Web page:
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So how did brunch become so ingrained in our culture, the only meal to insinuate itself among breakfast, lunch, and dinner? In the United States, at least, a confluence of early- and mid-20th-century factors led to a rise in the popularity of going out to brunch. These include celebrities supposedly enjoying late-morning breakfast while traveling, influencing fans to do the same; housewives taking jobs during World War II while their husbands fought overseas, leading women to favor a morning off from cooking on weekends; and the appearance of luxurious breakfast buffets at hotels. According to Sarabeth Levine, founder of New York City’s best-known brunch institution, Sarabeth’s, the hotel buffets pervaded through much of the 20th century. That was, until restaurants like hers came along and hit upon the idea of combining sweet and savory breakfast items with lunchtime favorites like sandwiches and burgers — and, of course, alcohol (the aforementioned Bloody Marys, mimosas, and even wine pairings).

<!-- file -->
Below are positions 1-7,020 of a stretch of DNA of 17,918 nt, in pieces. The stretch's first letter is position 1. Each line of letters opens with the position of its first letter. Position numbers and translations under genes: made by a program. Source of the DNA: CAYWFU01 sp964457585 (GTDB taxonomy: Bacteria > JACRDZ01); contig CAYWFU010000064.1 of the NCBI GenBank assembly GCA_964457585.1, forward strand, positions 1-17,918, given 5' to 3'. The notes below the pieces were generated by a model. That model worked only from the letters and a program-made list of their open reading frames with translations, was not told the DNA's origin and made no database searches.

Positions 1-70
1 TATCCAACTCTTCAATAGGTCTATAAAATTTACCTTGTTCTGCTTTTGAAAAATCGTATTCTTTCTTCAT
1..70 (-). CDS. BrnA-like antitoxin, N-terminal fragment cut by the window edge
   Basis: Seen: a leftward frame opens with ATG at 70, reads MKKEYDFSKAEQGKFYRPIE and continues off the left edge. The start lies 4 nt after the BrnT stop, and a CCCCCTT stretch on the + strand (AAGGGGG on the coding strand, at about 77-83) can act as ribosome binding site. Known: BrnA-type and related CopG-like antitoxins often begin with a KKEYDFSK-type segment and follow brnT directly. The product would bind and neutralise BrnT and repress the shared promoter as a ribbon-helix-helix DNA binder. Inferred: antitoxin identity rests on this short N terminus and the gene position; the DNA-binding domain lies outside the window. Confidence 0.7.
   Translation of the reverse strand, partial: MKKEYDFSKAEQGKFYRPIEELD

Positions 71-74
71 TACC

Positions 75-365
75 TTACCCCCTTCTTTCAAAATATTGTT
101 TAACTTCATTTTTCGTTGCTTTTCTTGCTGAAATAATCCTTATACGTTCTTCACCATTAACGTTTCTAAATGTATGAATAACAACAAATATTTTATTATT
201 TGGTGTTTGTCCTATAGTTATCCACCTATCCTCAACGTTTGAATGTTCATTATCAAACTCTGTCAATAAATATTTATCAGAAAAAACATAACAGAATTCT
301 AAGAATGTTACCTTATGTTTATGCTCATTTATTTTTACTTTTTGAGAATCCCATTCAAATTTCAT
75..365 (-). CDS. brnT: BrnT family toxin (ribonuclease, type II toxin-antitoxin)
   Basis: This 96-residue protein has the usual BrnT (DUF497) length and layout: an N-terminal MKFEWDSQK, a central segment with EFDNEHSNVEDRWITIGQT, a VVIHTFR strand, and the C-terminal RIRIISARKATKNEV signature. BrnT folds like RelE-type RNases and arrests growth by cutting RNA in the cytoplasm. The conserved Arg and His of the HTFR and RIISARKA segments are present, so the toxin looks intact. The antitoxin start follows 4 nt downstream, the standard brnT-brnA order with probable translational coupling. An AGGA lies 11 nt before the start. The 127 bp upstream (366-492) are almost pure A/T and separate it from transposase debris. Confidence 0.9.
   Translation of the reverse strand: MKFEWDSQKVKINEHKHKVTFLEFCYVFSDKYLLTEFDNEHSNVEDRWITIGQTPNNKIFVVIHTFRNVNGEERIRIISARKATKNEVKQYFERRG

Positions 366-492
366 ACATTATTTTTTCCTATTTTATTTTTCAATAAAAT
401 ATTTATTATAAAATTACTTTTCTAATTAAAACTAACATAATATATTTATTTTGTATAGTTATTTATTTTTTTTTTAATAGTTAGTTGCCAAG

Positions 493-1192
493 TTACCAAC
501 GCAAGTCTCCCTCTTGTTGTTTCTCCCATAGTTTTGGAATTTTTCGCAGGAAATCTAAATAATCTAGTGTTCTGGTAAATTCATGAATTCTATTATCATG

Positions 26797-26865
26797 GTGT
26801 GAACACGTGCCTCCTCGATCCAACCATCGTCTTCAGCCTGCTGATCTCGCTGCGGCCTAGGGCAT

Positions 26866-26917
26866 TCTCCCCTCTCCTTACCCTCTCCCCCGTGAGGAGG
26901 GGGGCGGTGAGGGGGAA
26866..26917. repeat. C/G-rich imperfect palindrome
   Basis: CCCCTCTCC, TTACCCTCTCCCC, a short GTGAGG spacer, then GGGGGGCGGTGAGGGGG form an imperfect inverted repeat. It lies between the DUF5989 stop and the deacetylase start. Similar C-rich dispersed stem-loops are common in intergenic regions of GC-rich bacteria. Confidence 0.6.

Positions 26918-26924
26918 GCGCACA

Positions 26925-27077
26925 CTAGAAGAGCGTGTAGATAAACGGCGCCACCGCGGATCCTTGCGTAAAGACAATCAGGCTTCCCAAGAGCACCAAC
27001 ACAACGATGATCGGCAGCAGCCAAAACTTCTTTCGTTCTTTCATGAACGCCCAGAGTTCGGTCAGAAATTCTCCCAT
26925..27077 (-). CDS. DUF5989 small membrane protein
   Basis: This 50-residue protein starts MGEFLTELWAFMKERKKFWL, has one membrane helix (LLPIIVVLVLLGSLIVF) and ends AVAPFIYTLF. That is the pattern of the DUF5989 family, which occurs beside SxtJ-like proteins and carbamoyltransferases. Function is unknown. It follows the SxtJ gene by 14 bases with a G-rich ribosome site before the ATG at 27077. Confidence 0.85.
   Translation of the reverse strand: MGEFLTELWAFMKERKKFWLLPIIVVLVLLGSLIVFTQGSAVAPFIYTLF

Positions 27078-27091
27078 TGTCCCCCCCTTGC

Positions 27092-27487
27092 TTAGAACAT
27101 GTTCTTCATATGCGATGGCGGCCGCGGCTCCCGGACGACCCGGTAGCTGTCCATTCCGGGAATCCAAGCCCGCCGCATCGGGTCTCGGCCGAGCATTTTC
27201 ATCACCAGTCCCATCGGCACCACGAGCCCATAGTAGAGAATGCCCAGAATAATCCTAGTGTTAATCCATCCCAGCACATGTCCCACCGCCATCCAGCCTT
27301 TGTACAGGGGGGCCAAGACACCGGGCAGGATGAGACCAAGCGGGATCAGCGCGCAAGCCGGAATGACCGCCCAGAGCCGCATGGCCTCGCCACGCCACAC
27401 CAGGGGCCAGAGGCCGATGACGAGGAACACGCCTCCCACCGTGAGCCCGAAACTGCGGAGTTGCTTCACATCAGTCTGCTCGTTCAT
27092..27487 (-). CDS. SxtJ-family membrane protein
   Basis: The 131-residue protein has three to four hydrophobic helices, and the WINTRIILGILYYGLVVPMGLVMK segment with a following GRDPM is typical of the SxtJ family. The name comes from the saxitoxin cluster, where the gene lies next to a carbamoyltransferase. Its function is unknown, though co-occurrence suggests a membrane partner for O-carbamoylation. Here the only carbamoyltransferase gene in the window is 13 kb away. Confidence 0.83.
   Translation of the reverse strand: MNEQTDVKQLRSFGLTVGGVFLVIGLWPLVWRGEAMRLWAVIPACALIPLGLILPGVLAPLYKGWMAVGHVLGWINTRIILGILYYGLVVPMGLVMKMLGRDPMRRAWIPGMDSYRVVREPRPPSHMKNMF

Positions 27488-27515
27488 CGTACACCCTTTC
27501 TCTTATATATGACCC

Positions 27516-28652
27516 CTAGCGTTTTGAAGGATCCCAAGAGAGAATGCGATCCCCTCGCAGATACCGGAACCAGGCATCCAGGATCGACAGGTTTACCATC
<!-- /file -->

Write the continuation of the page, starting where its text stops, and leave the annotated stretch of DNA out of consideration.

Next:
“I truly believe that Sarabeth’s put brunch out there,” she says. “I don’t think there was much of anything with brunch, other than at the hotels.”

The first location of Sarabeth’s opened in 1983. It featured Levine’s house-made jams and other sweet items as well as popular egg dishes like the Goldilocks Scramble, made with smoked salmon and cream cheese. Levine introduced eggs Benedict a few years later and began expanding Sarabeth’s to other parts of the city. In a testament to brunch’s popularity today, Sarabeth’s now has 17 locations in New York City, Florida, Dubai, Japan, and Taiwan.

As a brunch expert, Levine explains the enduring attraction of this popular meal like this: “Brunch is kind of like a morning party. I don’t know how else to describe it.”